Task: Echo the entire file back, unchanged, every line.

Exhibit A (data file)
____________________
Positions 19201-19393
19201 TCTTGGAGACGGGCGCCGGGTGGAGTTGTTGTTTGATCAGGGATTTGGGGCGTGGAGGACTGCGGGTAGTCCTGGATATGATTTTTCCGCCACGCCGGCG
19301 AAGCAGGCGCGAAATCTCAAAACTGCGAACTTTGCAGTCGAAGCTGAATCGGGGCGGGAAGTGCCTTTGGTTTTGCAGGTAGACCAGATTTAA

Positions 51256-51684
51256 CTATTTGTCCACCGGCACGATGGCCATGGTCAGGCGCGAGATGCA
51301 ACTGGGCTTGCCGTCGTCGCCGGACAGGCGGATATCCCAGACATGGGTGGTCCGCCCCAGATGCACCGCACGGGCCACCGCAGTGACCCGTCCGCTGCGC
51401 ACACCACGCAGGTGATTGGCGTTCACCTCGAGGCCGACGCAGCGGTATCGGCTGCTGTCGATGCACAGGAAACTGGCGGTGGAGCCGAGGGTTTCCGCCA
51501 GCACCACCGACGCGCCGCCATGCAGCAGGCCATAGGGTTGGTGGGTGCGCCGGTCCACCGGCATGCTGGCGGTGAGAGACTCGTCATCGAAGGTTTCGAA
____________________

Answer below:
Positions 19201-19393
19201 TCTTGGAGACGGGCGCCGGGTGGAGTTGTTGTTTGATCAGGGATTTGGGGCGTGGAGGACTGCGGGTAGTCCTGGATATGATTTTTCCGCCACGCCGGCG
19301 AAGCAGGCGCGAAATCTCAAAACTGCGAACTTTGCAGTCGAAGCTGAATCGGGGCGGGAAGTGCCTTTGGTTTTGCAGGTAGACCAGATTTAA

Positions 51256-51684
51256 CTATTTGTCCACCGGCACGATGGCCATGGTCAGGCGCGAGATGCA
51301 ACTGGGCTTGCCGTCGTCGCCGGACAGGCGGATATCCCAGACATGGGTGGTCCGCCCCAGATGCACCGCACGGGCCACCGCAGTGACCCGTCCGCTGCGC
51401 ACACCACGCAGGTGATTGGCGTTCACCTCGAGGCCGACGCAGCGGTATCGGCTGCTGTCGATGCACAGGAAACTGGCGGTGGAGCCGAGGGTTTCCGCCA
51501 GCACCACCGACGCGCCGCCATGCAGCAGGCCATAGGGTTGGTGGGTGCGCCGGTCCACCGGCATGCTGGCGGTGAGAGACTCGTCATCGAAGGTTTCGAA